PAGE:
The truth is, however, that there is a level of trust involved in someone simply completing a survey. Those who distrust government, distrust police and feel alienated from the larger community, often will not participate at all.

Through the analysis of publicly available sources of data, such as social media postings, it is often possible to begin to identify those issues of greatest concern to those less engaged through other means.

How police can fulfill community needs

Sentiment analysis is about far more than measuring whether or not people like the police, it is about understanding the underlying community narratives. We seek to identify the unfulfilled needs, underlying fears and resultant frustrations most impacting how people feel about their neighborhoods, and the police officials who are paid to serve them.

By understanding those narratives, officials can earn trust by seeking to help fulfill those needs. Having gleaned insights into those issues of greatest concern, and by being responsive to those concerns, officials can demonstrate caring and responsiveness, and earn a measure of trust in the process.

As we consider the broad range of services police provide, and our role in creating safe and just communities, we should explore performance metrics to measure the broader array of services:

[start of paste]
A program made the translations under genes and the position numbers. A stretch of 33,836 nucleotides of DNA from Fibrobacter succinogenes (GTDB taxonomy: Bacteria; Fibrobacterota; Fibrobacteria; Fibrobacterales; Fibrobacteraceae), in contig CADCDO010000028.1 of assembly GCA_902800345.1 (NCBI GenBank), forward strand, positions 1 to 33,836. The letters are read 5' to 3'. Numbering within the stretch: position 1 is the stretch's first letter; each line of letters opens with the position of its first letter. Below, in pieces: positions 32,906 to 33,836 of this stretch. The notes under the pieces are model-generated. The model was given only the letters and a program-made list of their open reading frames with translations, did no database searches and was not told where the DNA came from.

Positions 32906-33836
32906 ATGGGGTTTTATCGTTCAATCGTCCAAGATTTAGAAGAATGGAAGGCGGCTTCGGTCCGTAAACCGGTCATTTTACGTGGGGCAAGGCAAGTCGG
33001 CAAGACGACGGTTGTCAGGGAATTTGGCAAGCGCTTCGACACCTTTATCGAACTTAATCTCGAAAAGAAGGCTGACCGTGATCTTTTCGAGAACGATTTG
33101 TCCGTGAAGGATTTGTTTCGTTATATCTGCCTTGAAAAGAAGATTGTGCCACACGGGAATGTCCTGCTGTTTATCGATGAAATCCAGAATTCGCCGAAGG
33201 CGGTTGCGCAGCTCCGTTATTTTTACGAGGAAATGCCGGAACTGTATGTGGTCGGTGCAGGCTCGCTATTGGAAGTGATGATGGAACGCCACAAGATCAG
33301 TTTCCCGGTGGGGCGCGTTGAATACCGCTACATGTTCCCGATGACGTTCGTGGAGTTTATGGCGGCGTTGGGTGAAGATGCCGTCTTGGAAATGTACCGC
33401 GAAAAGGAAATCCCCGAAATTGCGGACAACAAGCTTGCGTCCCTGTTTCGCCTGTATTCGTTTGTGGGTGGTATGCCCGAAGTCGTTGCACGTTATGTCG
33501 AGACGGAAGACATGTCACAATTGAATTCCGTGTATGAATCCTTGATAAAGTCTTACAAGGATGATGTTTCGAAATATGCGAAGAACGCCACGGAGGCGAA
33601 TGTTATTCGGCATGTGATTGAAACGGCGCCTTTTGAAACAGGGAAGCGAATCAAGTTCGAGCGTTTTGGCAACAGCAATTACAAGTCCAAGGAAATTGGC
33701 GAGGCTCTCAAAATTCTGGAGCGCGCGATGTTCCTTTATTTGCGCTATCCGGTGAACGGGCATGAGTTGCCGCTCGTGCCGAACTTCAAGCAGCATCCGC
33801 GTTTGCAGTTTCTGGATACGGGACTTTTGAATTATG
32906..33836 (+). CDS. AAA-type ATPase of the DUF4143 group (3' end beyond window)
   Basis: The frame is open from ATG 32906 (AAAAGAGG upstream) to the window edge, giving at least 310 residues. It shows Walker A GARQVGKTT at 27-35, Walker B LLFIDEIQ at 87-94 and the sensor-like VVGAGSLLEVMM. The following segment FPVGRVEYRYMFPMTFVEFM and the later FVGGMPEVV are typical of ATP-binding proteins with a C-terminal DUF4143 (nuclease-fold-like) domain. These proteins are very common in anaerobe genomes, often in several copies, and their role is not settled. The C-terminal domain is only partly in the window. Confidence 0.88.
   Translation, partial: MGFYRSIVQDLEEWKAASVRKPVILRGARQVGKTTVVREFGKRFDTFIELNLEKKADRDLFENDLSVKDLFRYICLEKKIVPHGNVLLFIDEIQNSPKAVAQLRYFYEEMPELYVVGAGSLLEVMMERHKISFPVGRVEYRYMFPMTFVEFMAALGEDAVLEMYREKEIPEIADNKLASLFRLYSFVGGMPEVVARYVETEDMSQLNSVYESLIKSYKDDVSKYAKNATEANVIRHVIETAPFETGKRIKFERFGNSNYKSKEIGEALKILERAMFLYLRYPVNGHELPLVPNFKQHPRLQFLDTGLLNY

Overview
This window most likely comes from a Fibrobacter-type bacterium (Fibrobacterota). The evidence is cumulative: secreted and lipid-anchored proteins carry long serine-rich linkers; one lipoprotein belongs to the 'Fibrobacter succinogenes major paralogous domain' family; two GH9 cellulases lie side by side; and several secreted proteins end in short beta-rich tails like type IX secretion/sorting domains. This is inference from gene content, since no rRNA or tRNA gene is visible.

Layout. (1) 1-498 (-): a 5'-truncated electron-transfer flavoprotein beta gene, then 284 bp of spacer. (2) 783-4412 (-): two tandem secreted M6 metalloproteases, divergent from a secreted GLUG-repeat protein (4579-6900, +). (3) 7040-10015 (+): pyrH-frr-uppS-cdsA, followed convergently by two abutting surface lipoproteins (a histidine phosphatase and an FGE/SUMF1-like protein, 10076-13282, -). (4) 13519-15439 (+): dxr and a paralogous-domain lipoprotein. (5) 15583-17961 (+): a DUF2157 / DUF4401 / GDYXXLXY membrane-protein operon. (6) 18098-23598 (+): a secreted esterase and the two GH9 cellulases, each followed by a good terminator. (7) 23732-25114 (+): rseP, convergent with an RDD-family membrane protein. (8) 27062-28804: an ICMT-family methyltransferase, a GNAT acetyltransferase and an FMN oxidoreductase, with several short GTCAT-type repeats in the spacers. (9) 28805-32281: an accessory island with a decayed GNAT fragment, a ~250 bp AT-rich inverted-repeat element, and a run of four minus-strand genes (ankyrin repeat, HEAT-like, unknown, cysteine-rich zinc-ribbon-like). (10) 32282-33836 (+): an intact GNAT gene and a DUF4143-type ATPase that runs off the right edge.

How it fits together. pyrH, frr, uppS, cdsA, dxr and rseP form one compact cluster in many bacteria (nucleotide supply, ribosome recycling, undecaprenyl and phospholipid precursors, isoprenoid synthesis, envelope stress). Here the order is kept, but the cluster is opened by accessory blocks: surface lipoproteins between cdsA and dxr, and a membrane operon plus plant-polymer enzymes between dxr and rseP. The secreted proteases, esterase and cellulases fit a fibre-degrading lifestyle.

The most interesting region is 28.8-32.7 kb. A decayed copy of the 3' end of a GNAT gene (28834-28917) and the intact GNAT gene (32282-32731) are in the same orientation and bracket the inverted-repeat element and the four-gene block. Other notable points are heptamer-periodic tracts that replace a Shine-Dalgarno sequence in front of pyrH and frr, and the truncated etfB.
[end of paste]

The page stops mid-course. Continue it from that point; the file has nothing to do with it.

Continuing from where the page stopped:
• Are police effective in creating public spaces where people feel safe?
  • How successful are we at identifying and responding to emerging public order trends?
  • Are we successfully engaging with other community stakeholders to ensure issues impacting on neighborhood quality of life problems are addressed?

Measuring outcomes of policing efforts

When attempting to measure the outcomes of policing efforts, there are three areas of concern regarding public sentiment.

  1. Quality of life: Community members are concerned about crime and disorder, as well as a host of other non-criminal conditions that impact their sense of safety, security and well-being in their neighborhoods and public spaces.
  1. Quality of service: Measuring the outcomes of police efforts also includes obtaining feedback on how people feel about the quality of the services they receive. Do members of the public believe their police to be effective? Do they feel their police are responsive to their needs?